Some of them, of course, Hermione thought with a smile as she saw Dennis standing on a roof next to the twins' shop, waving at her, were not intimidated by Tania at all. "Hi, Dennis!" She waved back. Looking at the smiling young wizard, one would not imagine that he had spent a year under the effects of the Draught of Living Death, until the Unspeakables had finally managed to create a counter-curse, she thought.
"The M&Ms are out in force," Ron said next to her. Hermione glared at him - the Militia weren't fond of that particular nickname.
He shrugged. "Hey, I'm one of the few professional officers; I get to make fun of the rank and file."
Sometimes Hermione wondered if Ron wasn't a bit too much like his next eldest brothers. "Harry would disagree. And he's your superior officer."
"Well, he should." She shook her head, but she was grinning.
Although her grin diminished when she passed a gaggle of French muggleborns - easily recognisable by the mix of French and English they spoke. The numbers of French muggleborns moving to Britain had risen steadily over the last few years - since they couldn't vote in France, many of them were voting with their feet. And usually added their voices, and later votes, to those demanding 'a more robust policy towards the oppressive regime of the Duc', as some members of the Wizengamot called it. As if Britain wasn't already putting pressure on the French! Sooner or later the Duc would see reason - without Britain having to go to war. Or the French starting a civil war.
After all, Britain was widely recognised as the strongest country in Europe, not least thanks to her and her friends' efforts, but no one sane wanted to start another war.
Unless a country decided to murder muggleborns.
The place where Voldemort had been killed, and where the ceremony would be held, was cordoned off. The Aurors manning the entrances let Hermione and Ron pass, of course - but she noted with satisfaction that they were ready to act in case the Thief's Downfall installed at the gate should reveal anything. The area inside was limited to invited guests, and so the crowd here wasn't quite as large - nor as densely packed. A necessity, Hermione thought, so that the various Wizengamot members and high-ranking Ministry employees were not forced to literally rub elbows with their political rivals.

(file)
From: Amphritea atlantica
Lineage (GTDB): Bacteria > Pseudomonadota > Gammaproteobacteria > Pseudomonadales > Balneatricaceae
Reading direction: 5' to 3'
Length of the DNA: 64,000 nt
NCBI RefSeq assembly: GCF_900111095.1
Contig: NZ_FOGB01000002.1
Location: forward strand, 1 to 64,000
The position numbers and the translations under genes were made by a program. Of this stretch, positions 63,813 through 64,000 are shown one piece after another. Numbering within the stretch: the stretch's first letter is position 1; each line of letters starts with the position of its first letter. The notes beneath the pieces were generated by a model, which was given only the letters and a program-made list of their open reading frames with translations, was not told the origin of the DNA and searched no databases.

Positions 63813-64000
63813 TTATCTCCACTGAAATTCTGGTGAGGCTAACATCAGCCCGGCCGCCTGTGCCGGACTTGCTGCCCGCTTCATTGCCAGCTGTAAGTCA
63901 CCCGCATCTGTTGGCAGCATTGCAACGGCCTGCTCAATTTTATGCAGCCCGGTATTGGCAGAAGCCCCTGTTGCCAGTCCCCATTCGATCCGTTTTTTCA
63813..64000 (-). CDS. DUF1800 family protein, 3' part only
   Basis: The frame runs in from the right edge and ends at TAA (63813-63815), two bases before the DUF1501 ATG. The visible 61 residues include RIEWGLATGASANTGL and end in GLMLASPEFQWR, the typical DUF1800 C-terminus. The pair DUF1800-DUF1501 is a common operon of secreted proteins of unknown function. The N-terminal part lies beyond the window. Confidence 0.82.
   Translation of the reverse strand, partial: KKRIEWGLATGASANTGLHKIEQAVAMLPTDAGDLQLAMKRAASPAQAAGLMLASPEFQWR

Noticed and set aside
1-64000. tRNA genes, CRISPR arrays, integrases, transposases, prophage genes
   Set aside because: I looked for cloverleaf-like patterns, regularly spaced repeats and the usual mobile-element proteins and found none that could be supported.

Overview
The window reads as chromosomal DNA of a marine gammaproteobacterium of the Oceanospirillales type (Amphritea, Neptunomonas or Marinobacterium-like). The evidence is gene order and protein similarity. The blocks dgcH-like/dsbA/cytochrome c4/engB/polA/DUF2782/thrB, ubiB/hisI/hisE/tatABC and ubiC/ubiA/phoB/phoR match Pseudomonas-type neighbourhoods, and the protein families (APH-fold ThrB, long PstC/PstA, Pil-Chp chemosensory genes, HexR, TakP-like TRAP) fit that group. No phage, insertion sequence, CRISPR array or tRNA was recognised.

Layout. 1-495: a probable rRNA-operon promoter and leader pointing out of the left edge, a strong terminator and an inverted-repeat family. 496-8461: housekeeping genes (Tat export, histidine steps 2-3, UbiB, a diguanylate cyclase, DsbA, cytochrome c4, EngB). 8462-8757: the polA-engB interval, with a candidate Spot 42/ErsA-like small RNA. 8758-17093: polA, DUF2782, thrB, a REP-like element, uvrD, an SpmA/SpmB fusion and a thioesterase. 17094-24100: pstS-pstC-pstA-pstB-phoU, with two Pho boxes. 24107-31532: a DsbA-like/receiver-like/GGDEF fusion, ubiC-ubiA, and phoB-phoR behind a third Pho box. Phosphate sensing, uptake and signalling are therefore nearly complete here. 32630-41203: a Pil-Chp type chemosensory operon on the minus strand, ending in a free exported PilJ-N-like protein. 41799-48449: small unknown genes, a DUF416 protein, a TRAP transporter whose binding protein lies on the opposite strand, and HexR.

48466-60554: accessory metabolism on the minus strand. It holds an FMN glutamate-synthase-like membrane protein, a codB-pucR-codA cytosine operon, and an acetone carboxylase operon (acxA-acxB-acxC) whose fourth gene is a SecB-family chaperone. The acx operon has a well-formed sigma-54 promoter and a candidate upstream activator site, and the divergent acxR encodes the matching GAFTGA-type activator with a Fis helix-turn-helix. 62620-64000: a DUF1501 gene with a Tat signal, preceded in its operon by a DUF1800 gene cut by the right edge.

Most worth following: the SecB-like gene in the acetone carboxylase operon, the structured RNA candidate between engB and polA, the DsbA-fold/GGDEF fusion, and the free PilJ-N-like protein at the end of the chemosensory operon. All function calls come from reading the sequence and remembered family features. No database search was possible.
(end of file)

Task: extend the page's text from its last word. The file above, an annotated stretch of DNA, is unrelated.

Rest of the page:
Which, unfortunately, didn't mean they couldn't accidentally meet someone they'd rather not. Like Alfons Runcorn and his family.
She'd as soon curse the man as greet him, but appearances had to be maintained - Hermione knew the member of the Pureblood Party would be only too glad to denounce her as an uncouth barbarian.
"Mr Runcorn, Mrs Runcorn." She even nodded at their baby. Ron grunted something that, if one were extremely charitable, could be called a greeting.
"Madam Granger. Messrs Weasley," Runcorn barely inclined his head, and seemed to ignore the twins' wives entirely. His wife nodded, but kept fussing over their baby - apparently named 'Albert'. "I must again protest the biased nature of this ceremony. The memorial should honour all victims of the war."
Hermione's urge to curse the idiot grew stronger. Five years in the Wizengamot had taught her to hide her emotions, though, and so she refrained from acting on her desires. Instead she smiled thinly at the man. "The Wizengamot's decision was quite clear, Mr Runcorn. Followers of the Dark Lord and their allies have no place on the memorial."
"Not everyone who died in Malfoy Manor was a follower of the Dark Lord!"
"You're correct - there were two muggleborns who had been captured and imprisoned in Malfoy's dungeon. Their names are on the memorial." Hermione's smile showed her teeth. "If you'll excuse us - we're expected to join the other guests of honour."
"Bloody tosser," Ron said as they walked away - just loud enough to carry to Runcorn, Hermione thought. "I wonder why he even attends the ceremony if he likes Death Eaters so much."
"So he can claim he doesn't, of course," Hermione said. The Pureblood Party was quite careful to loudly distance themselves from Voldemort, even though their actual proposals and speeches were almost identical to those given by the Dark Lord's allies in 1996.
It wouldn't avail them anything, though, she thought with some satisfaction - with the compensations and fines levied on the Death Eaters' estates, their fortunes had been substantially diminished, and there were simply too few purebloods left who supported the Old Families. Moreover, the muggleborn population was growing thanks to a sizeable number of immigrants, mostly from France and the rest of Europe.
The Old Families' time would not return.
The stands for the guests of honour - and the assorted hanger-ons, as Ron called the Wizengamot members and various worthies - had been under close observation for the entire time since they had been conjured. Even the ground below had been regularly patrolled. Hermione cast a few spells anyway, to check for traps and curses. The last attack by a disturbed wizard or witch who hadn't let go of their grudges from the war had been more than a year ago, and had been foiled by the Aurors, but Hermione wasn't about to become careless - she knew just how much many of the Old Families hated her.
"Snakes ahead," Ron whispered, nodding towards the first row of guests. She turned and narrowed her eyes. It seemed Daphne Greengrass and Tracey Davis had returned to Britain for this occasion, after spending years away on their 'Grand Tour'. Greengrass's sister had apparently stayed in France. "Cocky of them," Ron went on. "Is that Greengrass's husband behind them?"